…is for his self-promotion of the interview and below is the actual interview, which had also gone! (I’m not making this stuff up you know, but it shows the lengths to which some folks will go to rig Google search ranking…)
So. Scammer or philanthropist? You decide. The settlement in court says one thing.
Google won $1.6m between the defendants, which in my opinion is a fraction of the money that the scammers duped from their “customers” over the years.
Reading the Google case shows that Google only started to react when they themselves were asked to answer court summonses by folks that had been scammed – by Willms, Pacific WebWorks and the rest under the mistaken impression that it was Google taking the cash from them!
During the time of the scams in question, Google made heaps of money from the advert placers (the affiliates). Perhaps they’d like to dip into their pockets and help the thousands who’ve been scammed by financing a proper damages case?
Probably not. Gotta think of the shareholders.
As always, it’s the little folks that suffer.
And Google, with its “do no harm” mantra, has actually not done much good at all! The case has provided a case law example for any folks willing to take up the reins against the defendants for monies lost, though.
Or the FTC could take up the baton and recover the millions for people should they wish to do it. Let’s see.
..and can agree with Amanda that many of the search results are “very interesting“, as she says.
The claims from “anonymous” and others really should be chucked out for believability because they are unsubstantiated. But there still lie many interesting things. Things like the Google screen-shots which demonstrate links over long periods of time between a clutch of business entities, most of which include substantial volumes of complaints and dissatisfaction summarised by the word “scam”.
This linkage is there in the internet record, no matter how much business entities chop and change their identity, on-line or off-line.
Of particular interest is Amanda’s mention of a SellOffAuctions blog. I remember this when it started, but it’s no longer extant although this huge web comment stream gives a description of its genesis. However, a quick Google search on the first line of the text pulls out the two blogs in Amanda’s narrative.
Blog Similarity Search
TerraMarketing’s output is in this shot below, but the SellOffAuctions blog is now unavailable:
Spam The Wrong Way To Market Your Business
Yet the SellOffAuctions basic blog contents at start-up show up clearly in the Google cache of the web-page:
SellOffAuctions Blog – webcache
…and the original “Why Free Isn’t Better?” post from the old blog is here on yet another Willms blog:
What Does this Mean?
Well the thread at PAW makes plain that a high degree of website copying has been going on. A guy claiming to be from SellOffAuctions makes this point as an excuse to speed up the site set-up. Others have pointed out that if this is the case and there has been no collusion with SwipeAuctions, then the brief happy Willms’ outfit would have a very good case for copyright infringement.
Bid Auction Software – a Google Search
One extra spanner in the works that may block any suing is that on-line templates exist for the express purpose of setting up “Bid Auction” type websites! So of course they’d be similar! (That is a screendump of a Google search for Bid Auction software on the right!) This does not explain the similarity in the blog postings mentioned below, though.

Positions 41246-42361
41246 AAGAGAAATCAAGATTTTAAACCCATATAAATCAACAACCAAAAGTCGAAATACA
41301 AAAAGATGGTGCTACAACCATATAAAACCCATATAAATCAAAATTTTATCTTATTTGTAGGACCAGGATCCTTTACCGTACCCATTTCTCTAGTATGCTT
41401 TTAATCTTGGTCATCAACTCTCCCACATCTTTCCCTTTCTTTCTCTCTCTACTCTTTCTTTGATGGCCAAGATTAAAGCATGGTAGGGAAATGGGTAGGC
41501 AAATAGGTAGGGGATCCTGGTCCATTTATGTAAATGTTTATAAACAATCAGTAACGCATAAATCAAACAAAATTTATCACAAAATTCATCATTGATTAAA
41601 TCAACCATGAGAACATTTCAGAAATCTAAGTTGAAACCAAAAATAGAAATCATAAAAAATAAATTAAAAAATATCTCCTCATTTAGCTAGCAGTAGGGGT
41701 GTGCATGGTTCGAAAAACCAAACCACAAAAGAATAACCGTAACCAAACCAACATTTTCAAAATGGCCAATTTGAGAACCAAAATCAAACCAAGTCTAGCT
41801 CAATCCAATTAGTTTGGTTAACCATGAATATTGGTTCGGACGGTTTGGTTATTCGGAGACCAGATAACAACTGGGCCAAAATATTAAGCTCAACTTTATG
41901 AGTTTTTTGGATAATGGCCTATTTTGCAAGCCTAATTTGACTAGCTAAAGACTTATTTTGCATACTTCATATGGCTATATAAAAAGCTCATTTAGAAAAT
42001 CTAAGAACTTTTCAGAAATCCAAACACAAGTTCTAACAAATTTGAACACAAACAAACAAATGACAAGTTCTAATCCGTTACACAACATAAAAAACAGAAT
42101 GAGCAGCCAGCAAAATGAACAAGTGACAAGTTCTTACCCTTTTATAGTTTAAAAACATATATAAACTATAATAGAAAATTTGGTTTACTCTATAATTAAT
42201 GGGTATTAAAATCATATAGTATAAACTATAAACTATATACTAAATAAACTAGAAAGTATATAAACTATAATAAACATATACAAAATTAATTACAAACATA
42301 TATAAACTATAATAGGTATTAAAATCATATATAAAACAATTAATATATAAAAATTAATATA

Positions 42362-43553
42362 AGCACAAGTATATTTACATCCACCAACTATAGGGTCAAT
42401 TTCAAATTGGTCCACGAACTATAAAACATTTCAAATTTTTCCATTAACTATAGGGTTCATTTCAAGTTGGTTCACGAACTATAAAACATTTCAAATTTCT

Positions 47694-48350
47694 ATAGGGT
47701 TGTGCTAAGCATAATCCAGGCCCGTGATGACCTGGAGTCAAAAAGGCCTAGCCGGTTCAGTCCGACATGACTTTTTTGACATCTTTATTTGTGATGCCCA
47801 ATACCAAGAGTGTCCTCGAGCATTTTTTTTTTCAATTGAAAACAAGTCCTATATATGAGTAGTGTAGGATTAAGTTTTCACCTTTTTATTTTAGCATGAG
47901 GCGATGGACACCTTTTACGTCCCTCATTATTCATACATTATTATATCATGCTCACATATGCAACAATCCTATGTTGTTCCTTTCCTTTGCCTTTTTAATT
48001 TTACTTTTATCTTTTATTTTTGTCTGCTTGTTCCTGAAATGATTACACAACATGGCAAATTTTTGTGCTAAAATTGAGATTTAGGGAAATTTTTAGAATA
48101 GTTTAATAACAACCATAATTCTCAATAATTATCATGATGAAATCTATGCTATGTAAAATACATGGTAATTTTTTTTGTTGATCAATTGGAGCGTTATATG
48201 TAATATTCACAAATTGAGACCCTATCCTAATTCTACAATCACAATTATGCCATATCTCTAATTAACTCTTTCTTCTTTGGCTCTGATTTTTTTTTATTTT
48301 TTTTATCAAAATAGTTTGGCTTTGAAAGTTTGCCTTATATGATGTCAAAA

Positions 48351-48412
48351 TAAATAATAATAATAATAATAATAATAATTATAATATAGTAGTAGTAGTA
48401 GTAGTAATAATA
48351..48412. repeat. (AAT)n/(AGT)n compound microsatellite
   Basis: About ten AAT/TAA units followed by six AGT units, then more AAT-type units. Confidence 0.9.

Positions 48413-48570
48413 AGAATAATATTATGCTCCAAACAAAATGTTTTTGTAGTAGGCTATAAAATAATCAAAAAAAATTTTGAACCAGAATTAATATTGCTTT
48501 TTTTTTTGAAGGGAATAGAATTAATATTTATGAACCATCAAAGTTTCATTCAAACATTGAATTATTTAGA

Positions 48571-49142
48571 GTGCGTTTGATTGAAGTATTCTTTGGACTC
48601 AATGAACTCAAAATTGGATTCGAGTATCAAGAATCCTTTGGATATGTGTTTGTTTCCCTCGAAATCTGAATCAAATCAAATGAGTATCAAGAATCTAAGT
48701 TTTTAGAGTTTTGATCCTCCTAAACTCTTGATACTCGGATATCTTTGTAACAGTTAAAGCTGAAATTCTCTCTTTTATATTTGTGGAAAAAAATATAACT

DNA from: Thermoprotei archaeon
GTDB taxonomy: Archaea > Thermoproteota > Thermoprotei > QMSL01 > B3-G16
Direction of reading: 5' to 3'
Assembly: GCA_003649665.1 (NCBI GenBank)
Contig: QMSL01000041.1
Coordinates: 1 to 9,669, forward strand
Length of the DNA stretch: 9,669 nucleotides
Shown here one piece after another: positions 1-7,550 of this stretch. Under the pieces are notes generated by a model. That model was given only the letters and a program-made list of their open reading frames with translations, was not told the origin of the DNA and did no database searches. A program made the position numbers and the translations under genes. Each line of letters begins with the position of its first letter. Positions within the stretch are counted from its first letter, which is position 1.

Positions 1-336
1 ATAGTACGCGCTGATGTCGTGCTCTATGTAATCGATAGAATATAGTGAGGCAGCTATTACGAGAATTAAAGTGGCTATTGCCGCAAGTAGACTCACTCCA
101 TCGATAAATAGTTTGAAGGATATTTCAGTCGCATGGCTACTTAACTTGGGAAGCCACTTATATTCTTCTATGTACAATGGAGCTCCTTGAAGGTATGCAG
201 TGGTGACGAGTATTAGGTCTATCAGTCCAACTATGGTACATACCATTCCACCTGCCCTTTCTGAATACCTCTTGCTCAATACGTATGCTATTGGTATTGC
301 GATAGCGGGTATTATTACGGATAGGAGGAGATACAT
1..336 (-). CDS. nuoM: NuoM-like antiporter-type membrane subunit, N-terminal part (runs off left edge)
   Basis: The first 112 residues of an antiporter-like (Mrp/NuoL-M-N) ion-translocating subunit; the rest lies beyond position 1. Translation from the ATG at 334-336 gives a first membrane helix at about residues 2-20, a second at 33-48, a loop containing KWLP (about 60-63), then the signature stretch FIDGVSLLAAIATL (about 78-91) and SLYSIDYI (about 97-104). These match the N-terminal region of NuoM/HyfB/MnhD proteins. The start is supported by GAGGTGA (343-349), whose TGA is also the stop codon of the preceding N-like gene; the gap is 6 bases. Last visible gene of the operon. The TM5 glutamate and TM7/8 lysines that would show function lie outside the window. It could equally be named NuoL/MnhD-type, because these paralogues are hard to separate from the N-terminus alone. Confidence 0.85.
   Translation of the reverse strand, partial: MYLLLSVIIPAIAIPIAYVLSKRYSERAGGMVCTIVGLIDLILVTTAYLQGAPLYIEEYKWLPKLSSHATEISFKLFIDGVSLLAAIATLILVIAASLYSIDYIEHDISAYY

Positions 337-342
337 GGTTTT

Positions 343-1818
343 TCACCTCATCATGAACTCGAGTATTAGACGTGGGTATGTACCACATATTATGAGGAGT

Another extra spanner that might possibly confuse people over intra-website or intra-business linkages is the addition of the SellOffAuction.com domain (n.b. no trailing s). This was pointed out here.
It Is Very Interesting
It’s also very interesting that two blog posts from the Willms’ website stable found their way into the Google cache of a direct competitors blog, is it not? We now know that the blog was pulled, but in its entirety? Maybe after all, there was copying and the blog was simply pulled as being past its purpose. This happens all the time, not least with Willms’ myriad of blogs such as described here.
The WHOIS records for all websites above follow the usual patterns with the notable introduction of “Internet Holdings” into the mix (what happened to TerraMarketting?) and also the movement of some Willms domains to the Ashton Manning registrant noted a while back:
One Last Twist!
There is of course potentially, a plethora of SellOffAuction domains. the dot net one, is one and a full screenshot is on the left complete with a the biggest footer of exclusion clauses that I’ve ever seen!. Here’s what the top of the page looks like:
You’ll see that it contains a video, the very same video used by SwipeAuctions.com on their website and affiliate promotions. Also, it’s on selloffauctions.com too!
Even more interestingly, all the links supposedly go to SellOffAuctions.com if you look carefully – except they don’t!! They actually point to:
Leading Edge Marketing’s T&C contain the USA phone number 1-866-621-6886 which throw up a few complaints mainly from folks who don’t like porn. Personally, I can take it or leave it. I just don’t like thieving scammy bastards.
In this case, it’s an affiliate fuck up either by design or accident.
That’s about it. I can’t find direct linkages for now. There’s too much supposition and too little actual proof. Sechrists pop up and go. Blogs pop up and go. Websites pop up and go. So for now, that’s it. Inconclusive is my take on any connection.